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 Minnesota Wild draft summaries...

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Posts : 271
Join date : 2009-09-25

Minnesota Wild draft summaries... Empty
PostSubject: Minnesota Wild draft summaries...   Minnesota Wild draft summaries... I_icon_minitimeSun Jun 26, 2011 9:51 pm

1st round and the Brent Burns trade

Wild add Brodin and Phillips from 1st Round, deal Burns to Sharks for Setoguchi and Coyle in an eventful evening

Written by Derek Felska | 24 June 2011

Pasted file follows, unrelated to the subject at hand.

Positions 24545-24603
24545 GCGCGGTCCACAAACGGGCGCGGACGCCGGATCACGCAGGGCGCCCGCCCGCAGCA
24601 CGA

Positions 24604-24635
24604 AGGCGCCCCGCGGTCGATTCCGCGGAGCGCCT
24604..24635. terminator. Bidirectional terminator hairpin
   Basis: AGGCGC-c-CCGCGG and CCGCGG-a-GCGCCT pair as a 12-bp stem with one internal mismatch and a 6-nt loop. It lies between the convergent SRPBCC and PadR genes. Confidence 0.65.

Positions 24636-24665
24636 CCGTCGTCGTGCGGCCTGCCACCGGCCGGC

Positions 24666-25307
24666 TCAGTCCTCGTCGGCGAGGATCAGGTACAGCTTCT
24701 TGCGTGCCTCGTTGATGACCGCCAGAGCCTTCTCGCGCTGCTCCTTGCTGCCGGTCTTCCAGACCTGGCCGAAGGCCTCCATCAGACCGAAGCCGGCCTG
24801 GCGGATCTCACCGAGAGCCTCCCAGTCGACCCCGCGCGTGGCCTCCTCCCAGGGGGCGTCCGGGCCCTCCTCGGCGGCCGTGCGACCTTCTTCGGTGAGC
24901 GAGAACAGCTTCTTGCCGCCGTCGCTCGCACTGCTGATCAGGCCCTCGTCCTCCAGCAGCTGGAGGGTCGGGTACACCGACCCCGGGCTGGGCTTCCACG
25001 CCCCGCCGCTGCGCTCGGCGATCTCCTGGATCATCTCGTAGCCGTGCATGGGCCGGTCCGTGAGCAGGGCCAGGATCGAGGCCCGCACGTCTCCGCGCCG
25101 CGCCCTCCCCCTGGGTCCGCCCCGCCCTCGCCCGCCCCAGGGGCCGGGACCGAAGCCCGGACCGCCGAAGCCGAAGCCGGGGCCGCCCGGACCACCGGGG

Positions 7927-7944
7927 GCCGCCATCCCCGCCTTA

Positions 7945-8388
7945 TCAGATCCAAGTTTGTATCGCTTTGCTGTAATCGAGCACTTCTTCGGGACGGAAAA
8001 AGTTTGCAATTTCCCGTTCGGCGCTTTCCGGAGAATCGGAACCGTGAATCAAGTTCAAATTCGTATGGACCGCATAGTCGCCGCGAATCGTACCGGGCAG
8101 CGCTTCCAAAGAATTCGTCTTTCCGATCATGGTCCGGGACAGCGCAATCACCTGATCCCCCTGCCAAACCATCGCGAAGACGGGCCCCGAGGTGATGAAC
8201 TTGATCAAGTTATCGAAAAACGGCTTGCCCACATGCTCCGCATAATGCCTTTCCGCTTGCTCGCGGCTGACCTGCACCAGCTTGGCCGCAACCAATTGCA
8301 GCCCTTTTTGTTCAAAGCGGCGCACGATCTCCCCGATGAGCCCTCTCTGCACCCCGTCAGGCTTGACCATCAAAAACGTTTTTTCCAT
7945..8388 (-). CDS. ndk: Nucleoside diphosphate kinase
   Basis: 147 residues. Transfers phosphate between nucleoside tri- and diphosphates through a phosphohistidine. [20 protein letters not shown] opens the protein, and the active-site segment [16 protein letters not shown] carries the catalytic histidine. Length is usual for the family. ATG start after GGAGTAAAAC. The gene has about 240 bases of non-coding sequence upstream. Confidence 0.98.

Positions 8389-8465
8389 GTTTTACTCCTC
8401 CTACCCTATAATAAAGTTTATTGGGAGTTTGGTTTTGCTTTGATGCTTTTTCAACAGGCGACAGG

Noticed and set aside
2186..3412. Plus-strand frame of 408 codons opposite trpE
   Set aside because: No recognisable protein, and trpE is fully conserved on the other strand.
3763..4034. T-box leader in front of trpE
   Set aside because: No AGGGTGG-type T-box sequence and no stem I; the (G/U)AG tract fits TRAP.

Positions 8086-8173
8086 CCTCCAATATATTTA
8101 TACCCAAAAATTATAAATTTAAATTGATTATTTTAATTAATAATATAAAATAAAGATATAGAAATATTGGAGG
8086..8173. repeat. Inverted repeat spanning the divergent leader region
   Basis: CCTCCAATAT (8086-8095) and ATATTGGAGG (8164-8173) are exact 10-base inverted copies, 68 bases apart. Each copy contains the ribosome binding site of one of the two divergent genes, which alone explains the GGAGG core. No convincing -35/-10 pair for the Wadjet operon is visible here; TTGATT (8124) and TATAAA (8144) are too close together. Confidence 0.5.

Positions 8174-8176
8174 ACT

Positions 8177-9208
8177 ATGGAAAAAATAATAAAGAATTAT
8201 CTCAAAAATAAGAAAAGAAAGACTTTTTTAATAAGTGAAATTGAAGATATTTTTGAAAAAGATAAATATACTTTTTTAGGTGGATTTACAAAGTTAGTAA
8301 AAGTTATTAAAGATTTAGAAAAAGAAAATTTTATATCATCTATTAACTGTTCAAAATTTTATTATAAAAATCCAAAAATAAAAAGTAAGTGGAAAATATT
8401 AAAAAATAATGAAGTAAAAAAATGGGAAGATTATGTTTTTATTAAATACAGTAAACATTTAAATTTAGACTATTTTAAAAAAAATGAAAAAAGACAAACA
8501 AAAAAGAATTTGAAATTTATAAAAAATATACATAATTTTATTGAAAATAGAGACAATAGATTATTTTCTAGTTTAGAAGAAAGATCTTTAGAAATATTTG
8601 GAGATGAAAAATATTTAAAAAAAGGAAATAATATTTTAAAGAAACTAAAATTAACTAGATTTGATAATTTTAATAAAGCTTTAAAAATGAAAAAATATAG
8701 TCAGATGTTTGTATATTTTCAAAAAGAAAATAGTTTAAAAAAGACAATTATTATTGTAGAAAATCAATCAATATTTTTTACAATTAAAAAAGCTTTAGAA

I think its time for a Kanye West moment. You know, the grab the mic and steal the spotlight because you're impatient and feel you have something to say, "Now that don't kill me, Can only make me stronger, I need you to hurry up now, 'cause I can't wait much longer, I know I got to be right now, 'cause I can't get much wronger, Man I've been waitin' all night now, That's how long I've been on you" are the lyrics to Kanye's song Stronger which sort of represents how I feel about my long wait for the draft as well as the relative drafting history of the franchise. The moment created is a bit awkward and even though your intentions were for the best you end up coming off like an arrogant ass. I am not looking to steal the thunder from whoever the Minnesota Wild select tonight at the 2011 NHL Entry Draft but I have to admit I have a little anxiety about who this team is going to pick. After the last six or so seasons the first round has for the most part has been a practice in futility. The team's 1st round history over that time AJ Thelen, James Sheppard, Benoit Pouliot, Colton Gillies, Tyler Cuma do not make me feel all that confident the team is going to make the right move. The Wild did part ways with Tommy Thompson (thankfully) who was largely responsible for this series of awful selections and at least so far Minnesota looks like it made the right move when it picked Mikael Granlund in last year's draft as this YouTube clip would indicate. Brett Flahr and Wild General Manager Chuck Fletcher also did fairly well with their three 2nd round selections in Brett Bulmer, Johan Larsson, and Jason Zucker. So if I could have my Kanye West moment I'd run up and steal the mic from the podium tonight just before Fletcher or Flahr announces the Wild's selection and I'd say, "great job last year with Granlund guys, but let me just say on the behalf of the State of Hockey just don't screw this up ok?" No pressure?!?!